Near Redeveloped Olympic Boulevard, Residents Paint Walls to Keep Afro-Brazilian History Alive

Sankofa Collective Paints Former Slave Site at Pedra do Sal

Clique aqui para Português

From August 9 to 13, artists, activists, and community members came together to repaint a wall in Pedra do Sal, located in the heart of historic Little Africa in Rio de Janeiro’s Port Region. Titled the Sankofa Project, the mural painting was used both to highlight the important history of the region and to celebrate the 65th anniversary of the Afoxé Filhos de Gandhi RJ, a local carnival group that plays the rhythms of African religious music and promotes the values of Gandhi.

The Sankofa Project is named after the Adinkra ideogram of the Ashanti people of Ghana which represents looking back to the past in order to continue moving forward. Using spray paint and stencils, the project has created a beautiful mural that combines imagery from Yoruba, the cultural region of origin of many enslaved Africans brought to Brazil, Afro-Brazilian historical resistance figures, and the modern day reality of many Afro-Brazilians.

The Sankofa Project painting in Pedra do Sal

Just a ten minute walk from the sparkling new Olympic Boulevard, where the Museum of Tomorrow is located and big screens currently broadcast the Olympic Games, Little Africa encompasses the original port region where an estimated two million enslaved Africans were forcibly brought into Rio de Janeiro, the world’s biggest slave port, during Brazil’s brutal and long era of slavery

Following the abolition of slavery, the region around the port became known as Little Africa, an area where Afro-Brazilians, freed slaves, and Africans went to live, find support, work, practice their religion, and artistic forms of expression. Pedra do Sal was first used by the Portuguese to trade salt and Africans during the slave trade. It later became a place where Afro-Brazilians would practice their culture and religion in secret. This area is considered to be the oldest black neighborhood in Rio de Janeiro.

While parts of the port region have received investments under the Porto Maravilha (Marvelous Port) port revitalization program, Pedra do Sal and its traditional quilombo community have been overlooked. President of the Pedra do Sal Quilombo, Damião Braga, says: “We’re 200 meters from what they call the Olympic Boulevard. Over there is the first world and over here is the third world. This same government is doing all of this urban restoration of the Port region. The same government has an obligation to give title to the Pedra do Sal Quilombo territory.”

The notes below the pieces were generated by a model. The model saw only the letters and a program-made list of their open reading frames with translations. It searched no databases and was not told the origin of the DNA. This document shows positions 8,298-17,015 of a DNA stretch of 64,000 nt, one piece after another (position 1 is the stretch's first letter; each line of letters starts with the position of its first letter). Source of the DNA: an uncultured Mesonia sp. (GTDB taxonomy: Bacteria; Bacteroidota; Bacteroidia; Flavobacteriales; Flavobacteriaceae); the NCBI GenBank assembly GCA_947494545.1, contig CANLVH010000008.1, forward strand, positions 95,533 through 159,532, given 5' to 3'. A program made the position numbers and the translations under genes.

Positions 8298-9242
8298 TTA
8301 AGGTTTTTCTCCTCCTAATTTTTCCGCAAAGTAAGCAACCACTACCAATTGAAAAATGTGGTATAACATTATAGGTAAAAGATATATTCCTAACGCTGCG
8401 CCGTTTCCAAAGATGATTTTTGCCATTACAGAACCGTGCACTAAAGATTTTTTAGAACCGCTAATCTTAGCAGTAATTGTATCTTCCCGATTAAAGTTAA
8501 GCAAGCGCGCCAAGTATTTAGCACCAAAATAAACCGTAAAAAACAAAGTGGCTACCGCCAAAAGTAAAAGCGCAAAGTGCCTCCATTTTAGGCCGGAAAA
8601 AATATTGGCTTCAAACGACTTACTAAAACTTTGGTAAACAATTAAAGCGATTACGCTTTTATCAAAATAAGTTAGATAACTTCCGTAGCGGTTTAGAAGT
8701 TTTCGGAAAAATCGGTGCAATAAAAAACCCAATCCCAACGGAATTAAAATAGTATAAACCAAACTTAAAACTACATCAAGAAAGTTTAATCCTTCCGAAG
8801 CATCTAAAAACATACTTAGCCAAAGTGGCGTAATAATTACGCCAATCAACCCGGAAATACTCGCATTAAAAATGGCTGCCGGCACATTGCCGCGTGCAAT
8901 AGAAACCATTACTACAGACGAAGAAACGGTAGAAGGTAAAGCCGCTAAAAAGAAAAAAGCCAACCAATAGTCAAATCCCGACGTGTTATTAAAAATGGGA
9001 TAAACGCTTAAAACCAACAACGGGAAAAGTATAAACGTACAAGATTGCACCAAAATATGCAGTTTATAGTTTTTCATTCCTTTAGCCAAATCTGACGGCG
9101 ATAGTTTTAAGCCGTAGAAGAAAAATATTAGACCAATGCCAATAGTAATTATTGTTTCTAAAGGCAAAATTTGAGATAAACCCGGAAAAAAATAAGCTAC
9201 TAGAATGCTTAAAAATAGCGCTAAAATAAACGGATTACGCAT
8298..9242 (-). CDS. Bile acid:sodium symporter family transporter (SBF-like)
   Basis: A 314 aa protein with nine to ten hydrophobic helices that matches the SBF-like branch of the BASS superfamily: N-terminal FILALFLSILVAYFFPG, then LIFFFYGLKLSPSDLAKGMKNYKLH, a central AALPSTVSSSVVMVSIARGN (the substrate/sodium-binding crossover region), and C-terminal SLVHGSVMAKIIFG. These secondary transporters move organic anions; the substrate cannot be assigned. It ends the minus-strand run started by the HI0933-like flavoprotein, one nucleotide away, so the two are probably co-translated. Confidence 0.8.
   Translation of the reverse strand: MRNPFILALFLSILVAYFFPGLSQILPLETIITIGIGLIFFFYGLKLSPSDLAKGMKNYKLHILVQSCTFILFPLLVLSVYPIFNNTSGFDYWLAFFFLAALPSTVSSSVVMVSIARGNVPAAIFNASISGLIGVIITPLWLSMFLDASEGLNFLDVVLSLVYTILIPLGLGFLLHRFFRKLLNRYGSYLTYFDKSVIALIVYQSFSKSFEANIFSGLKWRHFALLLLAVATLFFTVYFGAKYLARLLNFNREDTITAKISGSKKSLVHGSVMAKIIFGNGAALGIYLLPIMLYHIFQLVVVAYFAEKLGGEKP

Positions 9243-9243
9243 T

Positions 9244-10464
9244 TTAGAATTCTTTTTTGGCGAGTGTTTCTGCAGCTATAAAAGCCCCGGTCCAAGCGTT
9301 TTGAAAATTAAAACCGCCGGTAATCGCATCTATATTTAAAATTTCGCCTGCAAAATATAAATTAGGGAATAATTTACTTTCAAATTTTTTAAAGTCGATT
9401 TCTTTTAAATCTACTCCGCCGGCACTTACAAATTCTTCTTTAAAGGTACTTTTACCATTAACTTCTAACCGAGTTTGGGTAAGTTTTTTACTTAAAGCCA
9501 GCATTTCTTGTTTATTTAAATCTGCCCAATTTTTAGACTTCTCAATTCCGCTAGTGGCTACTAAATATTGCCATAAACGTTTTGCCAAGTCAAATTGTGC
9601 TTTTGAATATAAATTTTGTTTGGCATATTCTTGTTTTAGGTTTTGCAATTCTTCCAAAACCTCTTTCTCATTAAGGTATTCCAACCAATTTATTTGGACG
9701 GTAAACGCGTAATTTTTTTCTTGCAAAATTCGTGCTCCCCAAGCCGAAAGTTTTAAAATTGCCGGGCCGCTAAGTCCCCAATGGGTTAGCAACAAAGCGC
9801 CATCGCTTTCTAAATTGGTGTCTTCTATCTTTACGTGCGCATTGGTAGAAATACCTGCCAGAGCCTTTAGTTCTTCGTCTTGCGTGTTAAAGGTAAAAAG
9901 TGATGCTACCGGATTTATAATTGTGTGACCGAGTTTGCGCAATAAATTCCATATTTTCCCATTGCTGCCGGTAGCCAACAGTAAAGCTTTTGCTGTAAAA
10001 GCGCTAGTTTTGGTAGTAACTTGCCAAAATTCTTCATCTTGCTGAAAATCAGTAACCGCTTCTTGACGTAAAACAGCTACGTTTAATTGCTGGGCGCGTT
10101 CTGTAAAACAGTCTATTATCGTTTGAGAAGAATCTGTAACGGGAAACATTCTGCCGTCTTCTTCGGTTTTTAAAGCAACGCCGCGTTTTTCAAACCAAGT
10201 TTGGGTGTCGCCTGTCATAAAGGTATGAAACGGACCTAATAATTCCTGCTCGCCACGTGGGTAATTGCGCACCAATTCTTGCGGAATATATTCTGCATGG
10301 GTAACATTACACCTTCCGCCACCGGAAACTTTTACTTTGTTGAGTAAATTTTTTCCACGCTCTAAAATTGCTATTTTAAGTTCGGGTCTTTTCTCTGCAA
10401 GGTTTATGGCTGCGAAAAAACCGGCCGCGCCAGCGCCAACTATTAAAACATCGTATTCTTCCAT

The Filhos de Gandhi carnival group play next to the mural. Photo by Toni Oliveira

Since 2011, Rio’s government has poured millions of dollars into the port redevelopment plan, executing major urban projects such as a new light rail tram line and the Museum of the Tomorrow. Although the program includes Little Africa on its website as part of its African Heritage Circuit, the region has received little investment from the government project.

Artist coordinator of the Sankofa Project, Vanessa Rosa, argues that the mural painting is a way of calling attention to this historic area and its relative neglect: “The point of doing this is as an opposition, as a counter position to what is happening in Porto Maravilha. For me it’s strange that they would invest so much in one specific street and so many wall arts there and ignore the rest of the Port Zone which needs far more attention.”

The project was funded entirely through a crowdfunding campaign. Organizers say they chose this funding method to avoid a corporate sponsor becoming the main actor and to highlight the collective nature of the project. Rosa said: “[We wanted] to show that we can do independent actions, be more coherent, and have organizations of our own. Not always waiting for someone to go there and offer money.”

The crowdfunding campaign raised just under R$7,000 which covered the cost of the art materials and a film crew to document the event. All artist involvement was voluntary. The project was supported by local residents and active community organizations such Favelarte based in the nearby Providência favela and Casa da Juventude.

Graffiti artist and Candomblé practitioner Joyce Oliveira participated in the painting of the mural. She said: “[Pedra do Sal] today is a space that has movement, there’s the samba here for example. But it remains excluded from the grand Olympic circuit. So you can see that there still is this colonialist thinking. They don’t recognize this place here as important.”

By revitalizing Pedra do Sal’s walls through a grassroots collective art project which honors the area’s Afro-Brazilian culture and history of slavery, the Sankofa Project hopes to draw recognition to the significance of this neglected part of the Port Zone. According to the project mission statement: “During the confusing times of the Olympic Games in Rio de Janeiro, we want to create artistic work about symbols and the city’s past… to really encourage people to discuss this sad part of the city’s history and think of ways we could make it more visible.”